when you forget to carry out an order on your pt

  1. What do you do when you are so busy during your shift that you forget to do an order, follow up on something, or overlook an order? The next nurse is pissed that you did not do it...
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  2. 14 Comments

  3. by   kiszi
    acknowledge you screwed up and beg forgiveness.

    Next time, try to do a quick once-over of new orders before shift change to see if anything was missed/forgotten. (I know, easier said than done.) but everybody forgets stuff now and then. Don't be too hard on yourself.:spin:
  4. by   RainDreamer
    We all make mistakes. It's ok to make mistakes. The key here is to learn from the mistakes you make.

    If it happens, apologize and make sure next time you review all the orders. Time management gets better with time too.

    If you continue making these mistakes it's not ok. Sure there will be times when it's extremely busy and you get behind, not having time to completely follow up with something. But if this becomes something that happens all the time or more often than not, then it's not ok and the oncoming nurse has EVERY right to be pissed, as that's not fair to them, it creates more work on top of the work they already have (if you didn't have time to do it, what makes you think they'll have time to do it?)
  5. by   potatomasher
    People make mistakes from time to time and that's normal.

    But sometimes there are people that drive you too hard and don't acknowledge that you're not perfect. I remember a staff nurse one time (during my student nurse days), that nagged me a lot. Instead of giving help to me with the patient (she knew that I was totally dumped upon by work on OUR patient), she just nagged me..."Why did you do this and that?"

    I was doing my best that time...but I became a laughingstock of my classmates.

    :-(
  6. by   oldiebutgoodie
    I personally think that nursing is a 24/7 job, and if you were so busy you didn't get to it, the next shift should pick up the slack. Obviously, if you do this all the time, the next shift might get upset about it, but for once in a while, the oncoming nurse should not get his/her shorts in a knot.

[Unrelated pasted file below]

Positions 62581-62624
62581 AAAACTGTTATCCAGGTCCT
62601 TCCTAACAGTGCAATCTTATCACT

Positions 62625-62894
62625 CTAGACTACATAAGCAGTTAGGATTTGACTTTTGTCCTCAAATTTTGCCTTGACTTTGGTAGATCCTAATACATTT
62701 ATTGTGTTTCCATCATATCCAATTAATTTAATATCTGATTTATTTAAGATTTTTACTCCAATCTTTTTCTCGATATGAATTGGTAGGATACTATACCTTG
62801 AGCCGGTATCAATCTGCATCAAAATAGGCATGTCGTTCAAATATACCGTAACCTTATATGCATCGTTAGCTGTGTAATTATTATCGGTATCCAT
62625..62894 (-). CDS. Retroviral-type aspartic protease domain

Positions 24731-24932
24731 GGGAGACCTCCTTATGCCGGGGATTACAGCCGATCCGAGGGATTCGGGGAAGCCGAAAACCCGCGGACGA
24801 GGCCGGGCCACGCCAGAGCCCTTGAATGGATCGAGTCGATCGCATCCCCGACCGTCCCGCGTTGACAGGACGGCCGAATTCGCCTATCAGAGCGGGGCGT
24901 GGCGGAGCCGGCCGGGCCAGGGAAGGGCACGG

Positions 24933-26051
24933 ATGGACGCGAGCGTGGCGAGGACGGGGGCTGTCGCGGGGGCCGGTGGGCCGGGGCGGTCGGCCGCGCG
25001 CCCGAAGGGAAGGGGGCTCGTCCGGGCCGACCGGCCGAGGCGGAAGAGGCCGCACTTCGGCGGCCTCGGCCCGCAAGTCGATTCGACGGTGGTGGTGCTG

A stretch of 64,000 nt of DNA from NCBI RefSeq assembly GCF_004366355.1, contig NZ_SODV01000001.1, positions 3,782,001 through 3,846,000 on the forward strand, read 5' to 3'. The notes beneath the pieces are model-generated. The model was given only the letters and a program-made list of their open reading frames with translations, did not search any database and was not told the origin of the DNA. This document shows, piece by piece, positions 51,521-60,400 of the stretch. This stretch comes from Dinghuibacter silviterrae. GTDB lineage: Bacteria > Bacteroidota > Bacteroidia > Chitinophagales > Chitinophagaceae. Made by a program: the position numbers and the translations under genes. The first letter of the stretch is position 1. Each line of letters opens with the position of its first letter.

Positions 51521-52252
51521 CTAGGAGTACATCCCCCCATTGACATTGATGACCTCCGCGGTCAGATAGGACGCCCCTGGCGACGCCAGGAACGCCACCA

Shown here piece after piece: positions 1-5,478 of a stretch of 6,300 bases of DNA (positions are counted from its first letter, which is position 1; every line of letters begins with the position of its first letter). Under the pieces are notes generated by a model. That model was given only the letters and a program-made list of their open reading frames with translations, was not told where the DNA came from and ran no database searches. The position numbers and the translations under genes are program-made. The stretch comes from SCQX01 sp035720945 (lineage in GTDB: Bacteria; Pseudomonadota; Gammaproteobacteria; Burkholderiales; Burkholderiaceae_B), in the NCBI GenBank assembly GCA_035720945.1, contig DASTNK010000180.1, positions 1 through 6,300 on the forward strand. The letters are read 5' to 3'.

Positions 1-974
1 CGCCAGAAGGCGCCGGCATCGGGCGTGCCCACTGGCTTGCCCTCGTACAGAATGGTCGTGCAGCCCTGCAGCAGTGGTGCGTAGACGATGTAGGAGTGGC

Unfortunately, we all know that nursing has a really weird culture, and that this doesn't happen. One reason I don't do floor nursing any more. When I was a floor nurse, if the previous shift didn't get something done, there was usually a really good reason (or the reporting nurse looked like she had just gotten hit by a truck) and I always said I would get it done. However, this was seldom reciprocated.

    The shifts need to work like a team, and not get all snarky with each other.

    Oldiebutgoodie
  7. by   TrudyRN
    It depends on whether or not the patient was harmed by your missing the order.

    Also, if you do this routinely, that's not so good - again, depending on what it is that gets missed.

    And are you missing it, as in overlooking it, or are you prioritizing, deciding what can wait and what has to be done ASAP?
  8. by   anonymurse
    Whenever you're caught up, offer to help others. I mean, aggressively go from nurse to nurse and ask if they need any help, starting with the most harrassed-looking. Then when you're in need, as soon as you realize that the slack is evaporating from your available time (something is taking longer than you thought, or you have something new fall on you), that very moment that you know you're pushing the limits of your available time, find someone who's caught up and ask them to do one thing for you. Nothing involving ongoing assessment because that would be rude, plus impossible to track, just finite things, like restarting an IV or ambulating a pt for 10 min, etc.

    PS, going back to your original question, if you don't have time to review your pts' orders to see what you have to do and make sure you've covered everything, then you're behind and need help.